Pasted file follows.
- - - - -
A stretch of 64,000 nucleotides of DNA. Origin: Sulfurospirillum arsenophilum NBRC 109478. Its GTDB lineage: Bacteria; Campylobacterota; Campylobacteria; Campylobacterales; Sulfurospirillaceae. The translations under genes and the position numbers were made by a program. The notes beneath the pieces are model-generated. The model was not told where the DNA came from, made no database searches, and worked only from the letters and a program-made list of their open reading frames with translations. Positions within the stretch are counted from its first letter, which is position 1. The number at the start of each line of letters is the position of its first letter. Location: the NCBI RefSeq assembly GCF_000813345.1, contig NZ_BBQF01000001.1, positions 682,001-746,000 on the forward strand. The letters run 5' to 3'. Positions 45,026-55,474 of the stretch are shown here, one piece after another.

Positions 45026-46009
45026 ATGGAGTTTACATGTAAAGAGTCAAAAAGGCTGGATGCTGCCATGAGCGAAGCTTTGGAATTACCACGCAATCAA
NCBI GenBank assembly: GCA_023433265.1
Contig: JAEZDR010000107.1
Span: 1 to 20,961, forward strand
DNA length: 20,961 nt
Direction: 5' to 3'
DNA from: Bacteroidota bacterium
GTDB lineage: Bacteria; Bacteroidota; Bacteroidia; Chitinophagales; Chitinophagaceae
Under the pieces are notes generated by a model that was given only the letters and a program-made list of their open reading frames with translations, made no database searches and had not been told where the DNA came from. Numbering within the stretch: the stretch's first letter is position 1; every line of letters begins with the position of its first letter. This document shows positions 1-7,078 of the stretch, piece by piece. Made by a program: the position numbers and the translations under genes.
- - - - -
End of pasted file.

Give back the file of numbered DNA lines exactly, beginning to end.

A stretch of 64,000 nucleotides of DNA. Origin: Sulfurospirillum arsenophilum NBRC 109478. Its GTDB lineage: Bacteria; Campylobacterota; Campylobacteria; Campylobacterales; Sulfurospirillaceae. The translations under genes and the position numbers were made by a program. The notes beneath the pieces are model-generated. The model was not told where the DNA came from, made no database searches, and worked only from the letters and a program-made list of their open reading frames with translations. Positions within the stretch are counted from its first letter, which is position 1. The number at the start of each line of letters is the position of its first letter. Location: the NCBI RefSeq assembly GCF_000813345.1, contig NZ_BBQF01000001.1, positions 682,001-746,000 on the forward strand. The letters run 5' to 3'. Positions 45,026-55,474 of the stretch are shown here, one piece after another.

Positions 45026-46009
45026 ATGGAGTTTACATGTAAAGAGTCAAAAAGGCTGGATGCTGCCATGAGCGAAGCTTTGGAATTACCACGCAATCAA
NCBI GenBank assembly: GCA_023433265.1
Contig: JAEZDR010000107.1
Span: 1 to 20,961, forward strand
DNA length: 20,961 nt
Direction: 5' to 3'
DNA from: Bacteroidota bacterium
GTDB lineage: Bacteria; Bacteroidota; Bacteroidia; Chitinophagales; Chitinophagaceae
Under the pieces are notes generated by a model that was given only the letters and a program-made list of their open reading frames with translations, made no database searches and had not been told where the DNA came from. Numbering within the stretch: the stretch's first letter is position 1; every line of letters begins with the position of its first letter. This document shows positions 1-7,078 of the stretch, piece by piece. Made by a program: the position numbers and the translations under genes.